For information about the University’s phased return to campus and in-person activity in Winter and Semester 2, please refer to the on-campus subjects page.
Pleaserefer to the LMS for up-to-date subject information, including assessment and participation requirements, for subjects being offered in 2020.
|Fees||Look up fees|
How has history shaped who is recognised as a refugee? What moral duties do we have toward refugees? What effects do our conceptions, policies, laws and practices have on the lives of refugees? How will the legal status of 'refugee' need to change in the future? This interdisciplinary subject seeks answers to these and related questions by combining historical, medical, and ethical approaches.
From a historical perspective, we’ll look at the evolution of our conception of refugees through the ages, and the impact of refugees on Australian society and culture since WW2. From a medical perspective, we’ll investigate the health conditions affecting refugees through the different steps of migration, and whether mass migration could contribute to the spread and globalization of health risks. From an ethical perspective, we’ll examine whether a right to preserve a national culture, language, and way of life can legitimate refugee selection criteria, and a requirement of cultural integration as a part of resettlement.
In the final part of this subject, we’ll integrate these different perspectives to explore two of our most important ethical challenges: immigration detention and future climate refugees. How did Australia come to adopt its current detention policy, what are its health costs, and is on-shore and off-shore detention while processing asylum morally permissible? How does climate change migration challenge our post-WW2 understanding of refugees and their rights to protection? How do the issues of poverty and climate change intersect to produce new waves of mass migration, and what are Australia's obligations when it comes to responding to that challenge?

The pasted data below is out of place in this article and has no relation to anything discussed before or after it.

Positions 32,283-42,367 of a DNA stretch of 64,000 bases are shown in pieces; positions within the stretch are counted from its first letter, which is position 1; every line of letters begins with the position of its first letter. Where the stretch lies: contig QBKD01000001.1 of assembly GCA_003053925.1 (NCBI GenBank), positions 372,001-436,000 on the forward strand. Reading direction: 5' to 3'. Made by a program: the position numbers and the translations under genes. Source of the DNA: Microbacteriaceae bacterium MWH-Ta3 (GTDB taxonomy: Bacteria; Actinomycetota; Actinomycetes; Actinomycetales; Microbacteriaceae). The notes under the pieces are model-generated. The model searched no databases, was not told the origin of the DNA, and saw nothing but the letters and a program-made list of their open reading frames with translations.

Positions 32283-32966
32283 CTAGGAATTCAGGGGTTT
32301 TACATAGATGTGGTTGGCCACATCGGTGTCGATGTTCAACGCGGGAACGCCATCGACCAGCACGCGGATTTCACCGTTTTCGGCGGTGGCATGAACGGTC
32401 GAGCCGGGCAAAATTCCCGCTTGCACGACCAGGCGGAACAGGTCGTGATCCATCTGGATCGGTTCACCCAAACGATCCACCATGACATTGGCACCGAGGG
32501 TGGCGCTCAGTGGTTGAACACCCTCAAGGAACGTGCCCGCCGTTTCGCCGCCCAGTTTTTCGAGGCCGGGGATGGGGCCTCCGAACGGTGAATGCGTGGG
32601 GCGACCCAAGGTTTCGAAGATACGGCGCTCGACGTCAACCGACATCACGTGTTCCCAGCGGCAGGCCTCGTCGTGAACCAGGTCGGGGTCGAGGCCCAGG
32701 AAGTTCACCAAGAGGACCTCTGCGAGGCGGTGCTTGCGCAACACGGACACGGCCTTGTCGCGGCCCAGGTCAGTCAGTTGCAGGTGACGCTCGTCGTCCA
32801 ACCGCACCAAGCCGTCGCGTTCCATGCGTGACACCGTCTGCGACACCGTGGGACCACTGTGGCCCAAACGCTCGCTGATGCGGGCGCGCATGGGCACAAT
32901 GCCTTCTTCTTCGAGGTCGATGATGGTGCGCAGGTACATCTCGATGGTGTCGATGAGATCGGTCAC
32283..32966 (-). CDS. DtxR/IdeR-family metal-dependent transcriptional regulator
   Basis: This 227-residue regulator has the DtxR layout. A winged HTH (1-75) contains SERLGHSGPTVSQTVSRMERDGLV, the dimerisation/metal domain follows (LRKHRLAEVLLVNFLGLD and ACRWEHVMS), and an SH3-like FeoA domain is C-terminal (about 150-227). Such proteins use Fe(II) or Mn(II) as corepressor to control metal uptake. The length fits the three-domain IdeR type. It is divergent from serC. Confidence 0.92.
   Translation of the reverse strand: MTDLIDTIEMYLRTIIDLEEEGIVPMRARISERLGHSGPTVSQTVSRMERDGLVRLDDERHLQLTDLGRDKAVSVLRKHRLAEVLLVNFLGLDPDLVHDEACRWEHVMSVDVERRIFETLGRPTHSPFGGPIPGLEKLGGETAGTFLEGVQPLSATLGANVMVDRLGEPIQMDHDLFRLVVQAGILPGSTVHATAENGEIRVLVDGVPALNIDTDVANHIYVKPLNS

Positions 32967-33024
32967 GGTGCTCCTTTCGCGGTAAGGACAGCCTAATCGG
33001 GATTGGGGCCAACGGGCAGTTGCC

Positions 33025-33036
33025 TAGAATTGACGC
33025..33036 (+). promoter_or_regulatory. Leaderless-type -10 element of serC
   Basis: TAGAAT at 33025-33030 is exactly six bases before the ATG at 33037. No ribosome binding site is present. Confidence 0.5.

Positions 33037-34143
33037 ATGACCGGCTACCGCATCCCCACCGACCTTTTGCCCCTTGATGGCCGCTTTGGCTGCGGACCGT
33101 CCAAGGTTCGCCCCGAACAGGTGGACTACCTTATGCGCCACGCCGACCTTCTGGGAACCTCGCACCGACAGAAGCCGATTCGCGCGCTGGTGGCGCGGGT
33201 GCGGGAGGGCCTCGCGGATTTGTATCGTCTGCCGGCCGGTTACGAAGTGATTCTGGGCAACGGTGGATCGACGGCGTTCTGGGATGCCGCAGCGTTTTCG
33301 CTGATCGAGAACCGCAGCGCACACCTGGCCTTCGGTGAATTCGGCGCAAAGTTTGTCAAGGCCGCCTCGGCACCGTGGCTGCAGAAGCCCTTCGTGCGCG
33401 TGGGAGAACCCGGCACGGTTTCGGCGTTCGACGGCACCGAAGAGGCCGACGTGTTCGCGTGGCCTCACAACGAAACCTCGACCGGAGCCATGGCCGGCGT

Intended learning outcomes
Students that successfully complete this subject should be able to:
- Analyse and provide empirically informed and ethically sound responses to complex issues such as climate change migration and offshore refugee processing.
- Integrate historical, medical, and ethical perspectives in addressing one of the most important moral and social challenges facing Australia and the world in the 21st century.
- Assess the humanitarian obligations Australians have in response to the plight of conflict, climate, and poverty facing refugees and migrants.
On completion of the subject, students should be able to:
- Think critically and organize knowledge
- Derive, interpret and analyse information from primary and secondary sources
- Demonstrate both written and oral communication skills
- Participate in a discussion group and develop a cogent argument to support a particular position
- Participate effectively as a member of a team
- Plan work and use time effectively
Last updated: 9 October 2020